ZANU-PF used to have a clause reserving one of the two slots for the party’s second secretaries and vice presidents (VPs) for a woman, but it was revoked in December 2014 during the melee to get rid of Joice Mujuru, who had deputised President Mugabe since 2004, when that provision was first introduced.
The other VP slot is reserved for a former ZAPU cadre as part of the Unity Accord signed in 1987 between President Mugabe and the late Joshua Nkomo, to end the disturbances that rocked the Midlands and Matabeleland provinces in the mid 1980s during what became known as the Gukurahundi era.
At its December 2015 conference held in the resort town of Victoria Falls, ZANU-PF acceded to the request from the Women’s League to incorporate a woman VP in its presidium before the end of this year.
The current presidium comprises President Mugabe and his two deputies, Mnangagwa and Phelekezela Mphoko, who represents the former ZAPU cadres as spelt out in the Unity Accord.
Party secretary for administration, Ignatius Chombo, is an ex-officio member of the presidium.
In terms of the ZANU-PF constitution, an extraordinary session of congress may be convened whenever it is deemed necessary and at the instance of:
(1) The majority of the members of the Central Committee; or
(2) The President and First Secretary, at the instance of not less than one third of members of the Central Committee, or;
(3) The President and First Secretary, at the instance of at least five Provincial Executive Councils by resolutions to that effect.
On receipt of a resolution requesting an extraordinary session of congress, the President shall forward the same to the secretary for administration, who on receipt of the said resolution, gives at least six weeks notice to convene an extraordinary session of congress.
The Central Committee will then formulate the necessary procedures for the execution of the business of the extraordinary session of the congress.
The extraordinary session of congress shall then deliberate only on those matters for which it has been specifically convened. Three-quarters of the members of congress shall’ form a quorum for the convening of the extraordinary session.
In the event that President Mugabe yields to pressure to convene a special congress and that the quota system is adopted, many believe that Mphoko could be safe because there is no known desire among ZAPU cadres to either recall him or have him re-assigned.
If the current onslaught on Mnangagwa is anything to go by, it would appear that his nemeses would want him to be re-assigned to the vacant post of national chairman or expelled from the party altogether for harbouring presidential ambitions.
An extraordinary congress might also result in President Mugabe, as the sole appointing authority in the party, ringing changes to the Politburo and the Central Committee, which now has a number of gaps following the recent suspensions and dismissals of errant party officials.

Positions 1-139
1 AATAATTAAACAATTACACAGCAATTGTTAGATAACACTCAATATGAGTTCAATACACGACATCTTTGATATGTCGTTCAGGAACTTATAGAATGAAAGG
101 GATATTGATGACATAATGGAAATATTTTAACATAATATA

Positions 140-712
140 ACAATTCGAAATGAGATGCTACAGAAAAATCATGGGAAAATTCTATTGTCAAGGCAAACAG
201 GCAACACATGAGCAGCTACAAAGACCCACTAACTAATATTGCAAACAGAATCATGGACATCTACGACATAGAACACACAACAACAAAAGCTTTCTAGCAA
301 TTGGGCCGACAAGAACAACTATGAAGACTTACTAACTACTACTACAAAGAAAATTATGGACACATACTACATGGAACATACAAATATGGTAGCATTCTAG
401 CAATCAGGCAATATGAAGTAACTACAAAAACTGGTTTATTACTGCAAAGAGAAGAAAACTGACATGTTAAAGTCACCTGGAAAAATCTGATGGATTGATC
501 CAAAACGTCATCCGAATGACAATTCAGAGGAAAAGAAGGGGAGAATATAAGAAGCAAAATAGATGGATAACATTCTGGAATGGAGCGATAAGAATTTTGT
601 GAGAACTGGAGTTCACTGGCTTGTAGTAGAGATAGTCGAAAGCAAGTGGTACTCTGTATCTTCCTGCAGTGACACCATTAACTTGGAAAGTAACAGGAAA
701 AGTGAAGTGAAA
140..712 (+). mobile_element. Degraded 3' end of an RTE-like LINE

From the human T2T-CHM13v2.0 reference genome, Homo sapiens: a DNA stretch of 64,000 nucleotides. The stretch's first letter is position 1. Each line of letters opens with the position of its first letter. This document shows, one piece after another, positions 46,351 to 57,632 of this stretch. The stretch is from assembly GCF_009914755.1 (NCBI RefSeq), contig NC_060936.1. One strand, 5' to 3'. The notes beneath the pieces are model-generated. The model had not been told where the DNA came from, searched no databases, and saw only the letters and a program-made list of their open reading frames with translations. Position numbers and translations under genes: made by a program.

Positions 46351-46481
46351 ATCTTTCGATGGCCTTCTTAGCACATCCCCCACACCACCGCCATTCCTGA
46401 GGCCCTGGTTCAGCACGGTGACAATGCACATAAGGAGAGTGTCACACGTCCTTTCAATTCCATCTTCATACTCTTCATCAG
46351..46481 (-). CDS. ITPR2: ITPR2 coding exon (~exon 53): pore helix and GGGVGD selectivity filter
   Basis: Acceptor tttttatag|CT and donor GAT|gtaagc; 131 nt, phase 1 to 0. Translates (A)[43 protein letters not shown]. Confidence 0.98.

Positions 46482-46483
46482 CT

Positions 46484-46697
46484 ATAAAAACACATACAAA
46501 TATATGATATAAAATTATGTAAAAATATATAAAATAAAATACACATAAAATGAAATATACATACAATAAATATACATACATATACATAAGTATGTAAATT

The Central Committee has also shrunk as a result of deaths, among them of Espinah Nhari in May and Aguy Georgias in December last year.
To all intents and purposes, this would constitute another shake-up in the party.
Mnangagwa’s allies are particularly worried about reports that their opponents want to capitalise on tomorrow and next week’s meetings to re-ignite the push for the appointment of a female vice president, first proposed by the Women’s League almost a year ago.
“There is serious tension on the ground. People from higher structures are coming to influence the youths. These meetings could change the political arena forever,” said a member of the Youth League national executive who declined to be named.
“The meetings are turning out to be the type of conferences we have just before each congress. It appears as if people are very serious with the (female VP) issue”.
Judging from the reports from a meeting held last week in Mazowe at the First Lady’s orphanage, the forthcoming women’s assembly meeting could be explosive.
According to sources that attended the meeting, ZANU-PF Mashonaland West Women’s League provincial chairperson, Angelina Muchemenye took Mahoka and Chimene to task for disrespecting the party’s leadership by confronting Mnangagwa on separate occasions.
Mahoka rose to notoriety in May when she publicly attacked Mnangagwa for allegedly leading a faction. She was followed by Chimene who launched another tirade on the Vice President last month for allegedly plotting to unseat President Mugabe.
Muchemenye is also said to have accused Mahoka of frustrating development projects in Mashonaland West.
Mahoka is currently navigating a storm in her constituency, Hurungwe East, for allegedly diverting some of the money donated to the First Lady for personal use, claims she denies, as being advanced by her foes.
Efforts to get Mahoka to comment were futile after she first told this reporter that she was travelling and advised him to call later, after which she was not answering calls to her mobile phone.
Contacted for comment, ZANU-PF’s deputy secretary for youth affairs, Kudzai Chipanga, described their meeting as routine.
“That is speculation by people who are not in the know. These are routine constitutional meetings to discuss our issues as a party,” he said.
This was also echoed by the party’s national political commissar, Saviour Kasukuwere.
“The youths and the women are mandated by the party constitution to have national assembly meetings. They are not mysterious meetings as is being advanced by some creative minds that want to sow divisions in the party. These are party processes to allow them to have dialogue with the President,” said Kasukuwere.
Deputy secretary for women’s affairs in ZANU-PF, Eunice Sandi-Moyo, was not available for comment as well as the Women’s League’s secretary for administration, Letina Undenge. -FinGaz